Black bean soup is one of my favorite comfort foods and I am always on the lookout for different ways to prepare it. While researching recipes I ran across this one several years ago on what was recipezaar (now food.com). The combination of Caribbean spices and a little heat from cayenne make for a flavor combination that is out of this world. I decided to make the soup a more filling meal by adding a protein. Frozen chicken breasts are an ingredient that we usually have on hand, but boneless, skinless chicken thighs or the shredded meat off of a store bought rotisserie chicken would also work.
I really like to use dried beans when I have the time as they are so tasty, especially when cooked with a few flavor enhancing ingredients like bay leaves and ham hocks. One advantage to dried black beans over other types of beans is their small size. Because of this they don’t need to be soaked overnight. One disadvantage to cooking dried black beans is that they can turn a rather unappetizing shade of gray. By adding a tiny amount of baking soda to the cooking liquid you can keep them mostly black. No matter what you do though some of the color will leach out. If you are time crunched, substituting 4 (15-ounce) cans of drained and rinsed black beans will make the soup much quicker to get on the table.
A squeeze of lime juice across your bowl of soup is a must as this little bit of acidity really allows the flavors to shine. Garnish with a dollop of sour cream and a sprinkle of fresh chopped cilantro. Serve with a salad and a Red Stripe or Caribe lager for a complete meal.
So here it is just two and half weeks away from Christmas and I’m wearing shorts and flip flops. This current spell of abnormally warm December weather does not do much to inspire me to finish my Christmas shopping or get started on my holiday baking. However, when the calendar says it’s winter I’m breaking out the soup recipes regardless of the fact that it is nearly 80 degrees outside.
This recipe comes from one of my favorite community cooking sites, Allrecipes. Most everything I have made from the website has turned out delicious, especially if you stick to the more highly rated recipes. Of course, I couldn’t leave it alone and follow the recipe exactly. I added a few more vegetables and spices and came out with a winner. I love recipes like this where a few changes can make it authentically your own. Feel free to use what ever veggies you have on hand and which ever type of Italian sausage your family prefers. Continue reading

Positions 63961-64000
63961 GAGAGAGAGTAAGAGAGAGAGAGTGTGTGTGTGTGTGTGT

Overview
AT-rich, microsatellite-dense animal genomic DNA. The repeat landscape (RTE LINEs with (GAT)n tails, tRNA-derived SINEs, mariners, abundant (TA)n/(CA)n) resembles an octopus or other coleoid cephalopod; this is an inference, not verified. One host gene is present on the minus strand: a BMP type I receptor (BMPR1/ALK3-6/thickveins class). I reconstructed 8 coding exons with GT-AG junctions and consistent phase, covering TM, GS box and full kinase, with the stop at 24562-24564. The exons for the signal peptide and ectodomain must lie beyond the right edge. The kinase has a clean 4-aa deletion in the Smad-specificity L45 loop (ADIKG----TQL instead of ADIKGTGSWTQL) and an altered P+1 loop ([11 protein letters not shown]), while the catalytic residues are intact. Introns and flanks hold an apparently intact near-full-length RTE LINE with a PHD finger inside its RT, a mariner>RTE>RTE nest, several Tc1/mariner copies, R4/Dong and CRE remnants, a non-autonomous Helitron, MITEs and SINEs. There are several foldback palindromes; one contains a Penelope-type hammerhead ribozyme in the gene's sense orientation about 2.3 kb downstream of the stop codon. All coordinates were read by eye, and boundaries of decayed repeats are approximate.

October is a glorious month on the Gulf Coast. The oppressive humidity of summer is gone along with the threat of any big hurricanes. The weather is still warm during the day and cools off nicely in the evening. For me this is enough reason to start breaking out the soup recipes. This is one of my husband’s favorite soups and he affectionately refers to it as “Lawnmower Soup”.
This recipe was given to me by my hairstylist, Beth. A couple of years ago I was getting my hair cut and bemoaning the fact that I had no idea what to cook for dinner that night. She suggested this soup using canned, seasoned greens and cooked on the stove-top. I have made it that way numerous times, however, I really prefer to use the frozen collard greens. This gives me the ability to season the soup the way I like it and to better control the salt content. In addition, the texture of the cooked, frozen collard greens is much more to my liking. This is a super easy meal to put together and is made healthier with turkey kielbasa, but if you prefer the pork kielbasa feel free to use it. You could also substitute a small ham hock for the bacon. Serve with cornbread for a complete meal.
Chili. The word alone makes my mouth water. We love it in all forms, with or without beans, with chunks of beef or ground beef, white chicken chili, meatless, stove cooked, slow cooker style, etc. Really, the possibilities are endless. This will undoubtedly be the first of many chili recipes I will post. Although I indicated in the title that this chili is for the slow cooker, you can easily make it on the stove in a 5-6 quart pot, just let it simmer over low heat for 2-3 hours. Beer is not something I use often in chili and I was really pleased with the results. It turned out that the beer was not overpowering in this recipe and gave the chili a bit of a malty background flavor. Since the recipe only calls for 1 cup there is a nice big swig (or two) left over for the chef. The heat level of this chili is easily controlled with spices and if you don’t like much heat at all you can substitute with mild Ro-Tel or canned diced tomatoes. I used Penzeys regular chili powder which made my batch flavorful but not too spicy. If you want more heat, feel free to add anywhere from 1/4 – 1 teaspoon of cayenne or ground chipotle pepper or load up on the sliced, pickled jalapeños. You are the boss of your chili so make it as spicy as you like it. Enjoy! Continue reading
At one time red beans and rice was a dish reserved for Mondays. It was a practical way to use up the leftover Sunday ham and it could cook unattended for hours while the wash was done. Now this dish is a favorite any day of the week. When I make this, I like to brown my sausage ahead of time. This not only renders out some of the fat but also makes the sausage much more flavorful. If you can’t find dried red beans in your area, kidney beans make a great substitute. Continue reading